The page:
After deciding whether you have to “show cause”, the court has to consider four things, also known as ‘bail concerns’. They are:

  • will you attend court when you have to?
  • will you commit serious offences?
  • will you endanger any person or the community?
  • will you interfere with witnesses or evidence?

If the court is not concerned about any of these issues, or if the court thinks the concerns can be addressed by imposing conditions on your bail, then the court must give you bail.

If the court gives you bail, the court must decide what conditions to impose, if any. The conditions imposed on your bail must be only the minimum necessary to address the concerns the court has. The conditions must also be workable and proportionate and appropriate to the offence that you have been charged with and the concerns the court has.

 Bail Conditions

There are different types of conditions that can be imposed on bail.

Conduct requirements:

Some bail conditions are about things you must do or must not do. This type of bail condition is called a 'conduct requirement'. Some examples of conduct requirements are:

  • report to police every day
  • live at a specific address
  • surrender your passport
  • not associate with specific people (this means not go near or talk to those people)
  • not go within a certain distance of a specific place (e.g. within 500 metres of the shopping centre)
  • obey a curfew.

Other types of bail conditions are generally only imposed if conduct requirements are not enough.

Security requirements:

A 'security requirement' is a bail condition requiring you or another person to give "security". Giving security normally means agreeing to pay money if you don't attend court when you are told. Sometimes the money must be deposited with the court before you will be released from custody. Sometimes the security can be property instead of money.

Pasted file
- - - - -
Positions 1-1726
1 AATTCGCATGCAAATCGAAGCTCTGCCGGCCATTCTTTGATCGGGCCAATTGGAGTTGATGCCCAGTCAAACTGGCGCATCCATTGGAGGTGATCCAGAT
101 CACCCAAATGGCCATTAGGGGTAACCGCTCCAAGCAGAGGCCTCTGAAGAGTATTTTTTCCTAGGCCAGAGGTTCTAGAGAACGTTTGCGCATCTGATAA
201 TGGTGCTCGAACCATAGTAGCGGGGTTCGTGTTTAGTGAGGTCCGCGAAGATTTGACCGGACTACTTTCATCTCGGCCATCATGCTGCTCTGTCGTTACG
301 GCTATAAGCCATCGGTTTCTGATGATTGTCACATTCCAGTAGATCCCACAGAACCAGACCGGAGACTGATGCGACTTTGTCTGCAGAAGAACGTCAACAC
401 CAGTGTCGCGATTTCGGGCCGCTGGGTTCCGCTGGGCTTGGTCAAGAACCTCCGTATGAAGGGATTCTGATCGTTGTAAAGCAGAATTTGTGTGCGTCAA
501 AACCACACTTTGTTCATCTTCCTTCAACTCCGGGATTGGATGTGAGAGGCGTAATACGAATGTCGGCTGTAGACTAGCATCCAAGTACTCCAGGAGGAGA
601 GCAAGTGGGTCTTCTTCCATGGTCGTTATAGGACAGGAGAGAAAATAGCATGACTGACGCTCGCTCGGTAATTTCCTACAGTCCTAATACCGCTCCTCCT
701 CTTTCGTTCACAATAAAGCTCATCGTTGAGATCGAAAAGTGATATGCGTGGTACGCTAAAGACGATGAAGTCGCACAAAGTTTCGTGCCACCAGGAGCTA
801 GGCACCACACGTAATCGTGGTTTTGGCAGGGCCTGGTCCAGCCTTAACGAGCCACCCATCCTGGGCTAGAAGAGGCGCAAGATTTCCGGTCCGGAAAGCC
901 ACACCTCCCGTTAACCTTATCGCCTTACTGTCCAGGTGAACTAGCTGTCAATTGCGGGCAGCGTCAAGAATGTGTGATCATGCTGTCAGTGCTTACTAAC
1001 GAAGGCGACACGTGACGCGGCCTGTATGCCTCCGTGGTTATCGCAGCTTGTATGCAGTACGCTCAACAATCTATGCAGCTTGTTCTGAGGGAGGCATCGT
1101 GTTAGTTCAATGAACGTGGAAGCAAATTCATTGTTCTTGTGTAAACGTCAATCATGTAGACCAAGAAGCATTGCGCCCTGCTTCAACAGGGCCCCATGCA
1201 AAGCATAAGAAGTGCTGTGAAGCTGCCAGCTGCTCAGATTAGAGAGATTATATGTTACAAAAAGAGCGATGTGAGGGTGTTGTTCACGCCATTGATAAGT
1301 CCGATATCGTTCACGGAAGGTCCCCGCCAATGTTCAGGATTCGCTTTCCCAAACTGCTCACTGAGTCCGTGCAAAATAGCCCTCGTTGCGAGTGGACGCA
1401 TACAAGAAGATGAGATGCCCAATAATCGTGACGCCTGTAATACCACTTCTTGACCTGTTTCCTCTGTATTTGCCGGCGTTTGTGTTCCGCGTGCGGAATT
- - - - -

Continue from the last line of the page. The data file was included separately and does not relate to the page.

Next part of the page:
Character acknowledgments:

'Character acknowledgments' are another type of bail condition - they require a person of good character to sign a form saying they believe you are a responsible person who will obey your bail conditions.

Enforcement conditions:

Another type of condition that can be made is called an 'enforcement condition'. These are bail conditions to make sure you comply with one of your other bail conditions. Examples include a condition that you must answer the door so that police can check you are complying with your curfew or a condition to submit to breath tests when asked to check that you are complying with a condition not to drink alcohol.

 Refusal and Breach of Bail

If you have been refused bail, you can only ask for bail again if:

  • you were not represented by a lawyer the first time you asked for bail
  • you have new information to tell the court about why you should get bail
  • there has been a change of circumstances
  • you are under 18 years of age and the last bail application was made on your first appearance for the offence.

If you breach your bail (which means if you fail to attend court or disobey your bail conditions) then you may be arrested and brought back to the court. If a police officer thinks you have breached your bail but thinks your breach is not serious, they can instead decide just to warn you and not arrest you. The decision is up to the police officer. If you are taken back to court, you may or may not be given bail again.

This information should not be taken as legal advice as it is of a general nature. The information is provided solely on the basis that readers will be responsible for making their own assessment of it.  We recommend that you obtain independent legal advice from a solicitor if you wish to assess the suitability of the information contained herein.